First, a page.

Hamburger, “Is that such a dangerous thing to do at the NYT?”
In a word “Yes”. In that vein, exactly what are “we’all” backward folks here in the U.S. missing by not reading the NYT as some adored scroll (whether from heaven or hades)? Not exactly my first or last read at 1:00 am. Of course I am pleased to see B criticize the stories as he does very admirably. Personally, I’m sick of hearing every top NYT story repeated 100 times from every copycat news source for the rest of the day. Hearing from the same experts day after day is not my desired daily bread. That is why I enjoy MOA so much. Most U.S. folks realize that politicians in both parties are bought and paid for. No doubt Rush Limbaugh has informed his ditto heads repeatedly how Hillary Clinton is one of the largest receivers of corporate funding. Maybe Paul Krugman didn’t feel the need… hmmm? Well b was certainly correct to emphasize the words “opponents economic beliefs”.

Posted by: Rick | Dec 21 2007 11:58 utc | 5

My point, Rick, was the time zone difference and that B takes on the MSM pretty damn early in the day, even while some, certainly not all in the US, may still be in bed - not by any means that the NYT is a valuable source of news, but rather is a bushco meme-machine to be scrutinized and countered. :-)

PK pulls his punches. Eugene Robinson, in the even-worse-than-the-NYT WaPo, seldom does. PK should have ER's balls. I read these op ed people with the ear of my US relatives, who don't read MoA, but could conceivably be roused to think given a bit more juice. Hopeless, I know.

Posted by: Hamburger | Dec 21 2007 13:34 utc | 6

perverse socialism.

Posted by: annie | Dec 21 2007 15:29 utc | 7

hard to find time for analysts like krugman who can't even see (or, perhaps, tell you) what they're looking at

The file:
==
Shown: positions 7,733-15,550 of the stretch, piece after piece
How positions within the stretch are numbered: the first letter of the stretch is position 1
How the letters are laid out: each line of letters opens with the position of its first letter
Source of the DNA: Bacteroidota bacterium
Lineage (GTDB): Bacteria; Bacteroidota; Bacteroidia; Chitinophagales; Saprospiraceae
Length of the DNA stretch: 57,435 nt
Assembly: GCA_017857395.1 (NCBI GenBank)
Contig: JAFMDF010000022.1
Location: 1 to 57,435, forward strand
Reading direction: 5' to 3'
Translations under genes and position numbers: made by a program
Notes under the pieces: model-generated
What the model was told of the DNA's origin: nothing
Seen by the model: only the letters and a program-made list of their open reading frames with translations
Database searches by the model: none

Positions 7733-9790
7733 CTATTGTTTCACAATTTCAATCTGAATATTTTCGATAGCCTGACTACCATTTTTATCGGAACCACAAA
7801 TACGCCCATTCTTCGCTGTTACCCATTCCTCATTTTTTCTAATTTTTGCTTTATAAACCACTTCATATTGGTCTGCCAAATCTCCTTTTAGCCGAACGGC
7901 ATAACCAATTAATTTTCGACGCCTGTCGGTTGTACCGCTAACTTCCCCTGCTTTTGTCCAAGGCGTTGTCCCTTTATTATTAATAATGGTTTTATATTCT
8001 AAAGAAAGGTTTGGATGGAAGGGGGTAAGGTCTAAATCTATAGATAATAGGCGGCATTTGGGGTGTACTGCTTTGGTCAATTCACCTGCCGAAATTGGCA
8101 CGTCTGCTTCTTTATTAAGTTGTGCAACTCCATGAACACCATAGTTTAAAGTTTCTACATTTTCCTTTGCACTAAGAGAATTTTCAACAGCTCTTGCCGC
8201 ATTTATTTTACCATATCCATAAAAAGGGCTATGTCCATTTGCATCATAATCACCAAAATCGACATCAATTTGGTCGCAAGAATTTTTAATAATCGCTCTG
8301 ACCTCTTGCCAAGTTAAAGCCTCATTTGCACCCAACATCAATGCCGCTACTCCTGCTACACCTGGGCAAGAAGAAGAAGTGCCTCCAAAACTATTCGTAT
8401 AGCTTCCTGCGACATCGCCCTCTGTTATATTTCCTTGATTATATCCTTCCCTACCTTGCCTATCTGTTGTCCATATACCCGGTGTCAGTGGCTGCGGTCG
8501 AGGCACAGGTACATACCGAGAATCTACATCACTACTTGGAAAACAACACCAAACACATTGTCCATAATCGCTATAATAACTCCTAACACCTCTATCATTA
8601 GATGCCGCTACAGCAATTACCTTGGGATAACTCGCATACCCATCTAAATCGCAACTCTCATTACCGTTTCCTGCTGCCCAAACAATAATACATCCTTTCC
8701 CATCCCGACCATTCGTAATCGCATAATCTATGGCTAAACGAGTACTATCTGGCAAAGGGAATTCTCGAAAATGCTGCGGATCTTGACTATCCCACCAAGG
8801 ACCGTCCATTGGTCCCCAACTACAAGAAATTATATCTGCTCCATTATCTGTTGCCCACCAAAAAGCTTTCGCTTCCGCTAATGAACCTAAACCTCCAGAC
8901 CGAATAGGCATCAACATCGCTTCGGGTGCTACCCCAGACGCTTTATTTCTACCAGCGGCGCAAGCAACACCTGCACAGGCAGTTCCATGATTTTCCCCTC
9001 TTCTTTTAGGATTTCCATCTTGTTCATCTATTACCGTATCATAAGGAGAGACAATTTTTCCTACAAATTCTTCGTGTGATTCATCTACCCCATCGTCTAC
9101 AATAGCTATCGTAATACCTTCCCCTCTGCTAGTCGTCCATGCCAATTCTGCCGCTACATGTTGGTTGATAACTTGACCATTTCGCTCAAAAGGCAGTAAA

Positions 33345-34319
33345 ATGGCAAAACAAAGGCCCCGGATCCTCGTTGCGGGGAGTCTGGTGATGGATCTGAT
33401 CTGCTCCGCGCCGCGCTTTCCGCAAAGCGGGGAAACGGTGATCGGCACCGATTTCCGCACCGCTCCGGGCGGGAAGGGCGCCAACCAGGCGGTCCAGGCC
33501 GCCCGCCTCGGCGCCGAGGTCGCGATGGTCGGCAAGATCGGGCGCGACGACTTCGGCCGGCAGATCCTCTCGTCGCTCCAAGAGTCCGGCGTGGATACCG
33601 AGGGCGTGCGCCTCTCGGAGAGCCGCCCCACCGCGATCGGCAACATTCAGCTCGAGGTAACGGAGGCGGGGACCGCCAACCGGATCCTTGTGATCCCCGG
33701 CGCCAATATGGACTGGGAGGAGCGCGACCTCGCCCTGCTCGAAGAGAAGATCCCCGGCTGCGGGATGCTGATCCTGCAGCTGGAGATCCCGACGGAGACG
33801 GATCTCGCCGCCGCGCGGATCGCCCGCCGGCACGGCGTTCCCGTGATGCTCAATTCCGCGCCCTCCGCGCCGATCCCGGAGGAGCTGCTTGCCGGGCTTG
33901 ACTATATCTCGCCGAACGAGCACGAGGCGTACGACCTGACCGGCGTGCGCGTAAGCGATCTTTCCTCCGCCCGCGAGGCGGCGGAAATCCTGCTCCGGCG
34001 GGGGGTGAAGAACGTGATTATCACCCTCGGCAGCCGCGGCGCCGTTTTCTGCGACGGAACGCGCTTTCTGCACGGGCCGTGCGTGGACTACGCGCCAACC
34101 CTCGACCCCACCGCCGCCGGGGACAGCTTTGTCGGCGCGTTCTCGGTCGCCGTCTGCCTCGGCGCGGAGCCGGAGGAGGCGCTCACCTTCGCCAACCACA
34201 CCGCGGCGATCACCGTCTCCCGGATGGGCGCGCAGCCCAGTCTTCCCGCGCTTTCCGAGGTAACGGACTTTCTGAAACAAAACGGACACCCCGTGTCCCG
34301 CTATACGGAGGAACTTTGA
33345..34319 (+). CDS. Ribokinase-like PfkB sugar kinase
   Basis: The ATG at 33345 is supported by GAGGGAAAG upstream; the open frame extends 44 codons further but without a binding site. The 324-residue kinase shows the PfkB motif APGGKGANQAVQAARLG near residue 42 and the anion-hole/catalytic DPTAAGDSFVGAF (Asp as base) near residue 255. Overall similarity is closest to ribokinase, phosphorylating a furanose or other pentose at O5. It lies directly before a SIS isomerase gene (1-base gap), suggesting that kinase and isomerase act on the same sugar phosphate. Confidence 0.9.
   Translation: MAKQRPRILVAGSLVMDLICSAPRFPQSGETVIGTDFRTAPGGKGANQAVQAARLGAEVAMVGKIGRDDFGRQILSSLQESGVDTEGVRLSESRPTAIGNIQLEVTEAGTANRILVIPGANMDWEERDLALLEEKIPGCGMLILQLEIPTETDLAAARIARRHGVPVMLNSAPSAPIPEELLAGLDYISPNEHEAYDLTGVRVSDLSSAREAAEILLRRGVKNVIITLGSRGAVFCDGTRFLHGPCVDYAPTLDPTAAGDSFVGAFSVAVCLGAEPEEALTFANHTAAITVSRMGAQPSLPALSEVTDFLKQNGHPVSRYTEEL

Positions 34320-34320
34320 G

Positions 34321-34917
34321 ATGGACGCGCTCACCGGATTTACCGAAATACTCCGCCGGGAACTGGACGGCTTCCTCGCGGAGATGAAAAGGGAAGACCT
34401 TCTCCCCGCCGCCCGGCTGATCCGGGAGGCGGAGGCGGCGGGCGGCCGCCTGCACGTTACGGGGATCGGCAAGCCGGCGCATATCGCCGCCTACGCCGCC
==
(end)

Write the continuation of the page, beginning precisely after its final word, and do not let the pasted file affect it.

Posted by: b real | Dec 21 2007 15:47 utc | 8

Towards the end, I voiced the suspicion that Bilmon was in fact a composite personality of aliens -- how else to explain his perspicacity?

Indeed, although Bernhard, being German, and therefore, suposedly, of a master race, this is just too much -- fess up Bernhard, how often do you get messages from the Mother Ship?

All snark aside, Bernhard, you are lightyears beyond people who get super wages for "making news"

Posted by: Chuck Cliff | Dec 21 2007 15:55 utc | 9

Towards the end, I voiced the suspicion that Bilmon was in fact a composite personality of aliens -- how else to explain his perspicacity?

Indeed, although Bernhard, being German, and therefore, suposedly, of a master race, this is just too much -- fess up Bernhard, how often do you get messages from the Mother Ship?

All snark aside, Bernhard, you are lightyears beyond people who get super wages for "making news"

Posted by: Chuck Cliff | Dec 21 2007 15:55 utc | 10

1999-

After 12 attempts in 25 years, Congress finally repeals Glass-Steagall, rewarding financial companies for more than 20 years and $300 million worth of lobbying efforts. Supporters hail the change as the long-overdue demise of a Depression-era relic.